A small UK study has found that “cellular immunity” to the pandemic SARS-CoV-2 virus is present after six months in people who had gentle or asymptomatic Covid-19 infections – suggesting they might have some level of protection for no less than that time.
Scientists presenting the findings, from 100 non-hospitalised Covid-19 patients in Britain, said they were “reassuring” but did not intent people cannot in infrequent cases be infected twice with the disease.
“While our findings cause us to be cautiously optimistic approximately the strength and length of immunity generated after SARS-CoV-2 infection, this is only one piece of the puzzle,” said Paul Moss, a professor of haematology at Britain’s Birmingham University who co-led the study.
“There is still a lot for us memorize before we have a full understanding of how immunity to Covid-19 works.”
The study, which has not yet been peer-reviewed by other experts but was once published online on bioRvix, analysed the blood of 100 patients six months after they had had either gentle or asymptomatic Covid-19. It found that while one of the crucial patients’ antibody levels had dropped, their T-cell response – another key a part of the immune system – remained robust.
“(Our) early results show that T-cell responses may live longer than the initial antibody response,” said Shamez Ladhani, a consultant epidemiologist at Public Health England who co-led the work.
The study also found the size of T-cell response differed, and was once substantially higher in people who had had symptomatic Covid-19 than those who had no symptoms when infected.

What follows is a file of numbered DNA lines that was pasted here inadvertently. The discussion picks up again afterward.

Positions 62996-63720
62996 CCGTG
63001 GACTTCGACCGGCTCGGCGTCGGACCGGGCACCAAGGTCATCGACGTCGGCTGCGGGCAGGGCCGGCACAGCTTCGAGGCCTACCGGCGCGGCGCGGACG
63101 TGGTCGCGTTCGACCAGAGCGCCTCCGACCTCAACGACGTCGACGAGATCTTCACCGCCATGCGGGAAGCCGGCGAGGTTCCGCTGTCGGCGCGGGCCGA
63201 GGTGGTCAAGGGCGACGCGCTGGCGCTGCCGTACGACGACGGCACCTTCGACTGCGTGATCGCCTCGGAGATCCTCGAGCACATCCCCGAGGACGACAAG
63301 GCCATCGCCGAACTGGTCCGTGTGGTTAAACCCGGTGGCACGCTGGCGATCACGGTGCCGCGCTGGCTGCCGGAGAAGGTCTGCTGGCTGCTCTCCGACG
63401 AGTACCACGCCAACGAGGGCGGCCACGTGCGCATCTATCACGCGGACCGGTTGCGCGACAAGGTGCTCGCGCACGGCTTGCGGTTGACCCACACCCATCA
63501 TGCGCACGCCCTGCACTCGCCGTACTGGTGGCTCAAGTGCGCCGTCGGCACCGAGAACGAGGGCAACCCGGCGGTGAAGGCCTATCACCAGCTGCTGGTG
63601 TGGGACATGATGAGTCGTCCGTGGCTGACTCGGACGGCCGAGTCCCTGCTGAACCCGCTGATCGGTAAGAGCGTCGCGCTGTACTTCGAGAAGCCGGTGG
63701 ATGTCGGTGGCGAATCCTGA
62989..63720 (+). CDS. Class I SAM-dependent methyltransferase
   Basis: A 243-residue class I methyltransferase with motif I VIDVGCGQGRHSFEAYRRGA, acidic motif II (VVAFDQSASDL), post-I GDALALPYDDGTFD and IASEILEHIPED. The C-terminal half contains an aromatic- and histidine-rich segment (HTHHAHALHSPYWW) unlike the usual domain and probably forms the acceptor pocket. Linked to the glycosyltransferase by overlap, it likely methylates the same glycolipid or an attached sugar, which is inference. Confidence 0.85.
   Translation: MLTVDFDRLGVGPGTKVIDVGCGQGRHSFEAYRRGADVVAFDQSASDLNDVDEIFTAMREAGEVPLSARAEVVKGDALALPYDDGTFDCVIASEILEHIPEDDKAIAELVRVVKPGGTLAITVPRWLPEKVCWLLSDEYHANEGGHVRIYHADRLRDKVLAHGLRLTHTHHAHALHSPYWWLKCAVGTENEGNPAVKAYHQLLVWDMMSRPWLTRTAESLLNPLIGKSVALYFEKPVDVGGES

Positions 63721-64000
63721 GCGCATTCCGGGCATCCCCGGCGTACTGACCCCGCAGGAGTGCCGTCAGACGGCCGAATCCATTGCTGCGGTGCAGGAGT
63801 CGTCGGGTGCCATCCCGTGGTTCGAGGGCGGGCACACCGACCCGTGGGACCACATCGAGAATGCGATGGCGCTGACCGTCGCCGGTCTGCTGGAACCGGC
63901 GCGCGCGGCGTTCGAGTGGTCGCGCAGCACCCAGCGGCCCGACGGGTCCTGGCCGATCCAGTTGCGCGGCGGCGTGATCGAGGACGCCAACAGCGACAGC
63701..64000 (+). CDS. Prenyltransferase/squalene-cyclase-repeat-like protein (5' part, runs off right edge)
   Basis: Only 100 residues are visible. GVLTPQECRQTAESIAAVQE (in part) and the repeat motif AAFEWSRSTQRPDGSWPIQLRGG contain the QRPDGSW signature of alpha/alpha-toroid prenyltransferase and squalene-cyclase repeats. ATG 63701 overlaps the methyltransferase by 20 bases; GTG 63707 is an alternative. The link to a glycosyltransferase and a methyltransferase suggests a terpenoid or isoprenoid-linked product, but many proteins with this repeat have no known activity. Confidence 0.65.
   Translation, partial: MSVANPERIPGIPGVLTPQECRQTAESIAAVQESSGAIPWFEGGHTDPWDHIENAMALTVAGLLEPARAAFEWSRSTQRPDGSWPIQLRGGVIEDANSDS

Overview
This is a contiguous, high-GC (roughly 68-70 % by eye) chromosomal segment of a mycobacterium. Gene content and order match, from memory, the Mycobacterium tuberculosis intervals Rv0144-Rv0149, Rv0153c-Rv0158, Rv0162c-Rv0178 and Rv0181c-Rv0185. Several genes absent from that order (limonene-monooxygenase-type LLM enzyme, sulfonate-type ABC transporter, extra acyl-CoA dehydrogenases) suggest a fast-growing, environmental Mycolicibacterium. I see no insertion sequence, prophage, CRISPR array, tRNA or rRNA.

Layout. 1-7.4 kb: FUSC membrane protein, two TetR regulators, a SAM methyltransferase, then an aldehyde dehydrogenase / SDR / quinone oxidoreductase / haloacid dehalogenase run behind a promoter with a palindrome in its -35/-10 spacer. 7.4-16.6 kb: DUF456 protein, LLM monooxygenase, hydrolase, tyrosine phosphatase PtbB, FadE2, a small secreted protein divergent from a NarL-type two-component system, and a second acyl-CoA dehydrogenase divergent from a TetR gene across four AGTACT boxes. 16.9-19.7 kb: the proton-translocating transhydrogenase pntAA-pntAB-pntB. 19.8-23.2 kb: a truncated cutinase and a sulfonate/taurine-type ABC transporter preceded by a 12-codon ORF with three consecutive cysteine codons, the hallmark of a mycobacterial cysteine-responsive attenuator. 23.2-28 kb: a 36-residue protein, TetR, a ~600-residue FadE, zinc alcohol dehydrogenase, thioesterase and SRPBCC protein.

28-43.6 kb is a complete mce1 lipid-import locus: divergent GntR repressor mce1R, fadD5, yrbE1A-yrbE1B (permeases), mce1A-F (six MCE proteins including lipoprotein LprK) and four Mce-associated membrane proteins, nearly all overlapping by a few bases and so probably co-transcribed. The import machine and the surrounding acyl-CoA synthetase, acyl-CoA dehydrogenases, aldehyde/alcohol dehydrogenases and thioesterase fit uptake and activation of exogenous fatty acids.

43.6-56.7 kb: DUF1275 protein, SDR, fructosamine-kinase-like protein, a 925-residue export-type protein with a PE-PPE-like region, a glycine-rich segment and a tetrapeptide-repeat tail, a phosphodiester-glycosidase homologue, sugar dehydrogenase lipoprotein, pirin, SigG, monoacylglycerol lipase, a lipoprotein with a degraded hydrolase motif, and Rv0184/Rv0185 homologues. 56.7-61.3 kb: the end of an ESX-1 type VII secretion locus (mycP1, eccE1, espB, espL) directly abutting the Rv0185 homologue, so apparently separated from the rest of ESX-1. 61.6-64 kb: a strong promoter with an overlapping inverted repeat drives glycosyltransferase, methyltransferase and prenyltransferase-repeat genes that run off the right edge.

The researchers said this could be interpreted in two ways: It is imaginable that higher cellular immunity might give better protection against re-infection in people who had symptoms, or equally, that asymptomatic patients are better in a position to fight off the virus without the wish to generate a large immune response.
Experts indirectly involved with the study said its findings were important and would add to a growing body of knowledge approximately potential protective immunity to Covid-19.
“These results supply reassurance that, even though the titre of antibody to SARS-CoV-2 can fall below detectable levels inside a couple of months of infection, a degree of immunity to the virus is also maintained,” said Charles Bangham, chair of immunology at Imperial College London.
“On the other hand, the critical question remains: do these persistent T-cells supply efficient protection against re-infection?”
While more than 46 million people worldwide have been infected with Covid-19, confirmed cases of re-infection are so far very infrequent.
(This story has been published from a wire agency feed without modifications to the text.)
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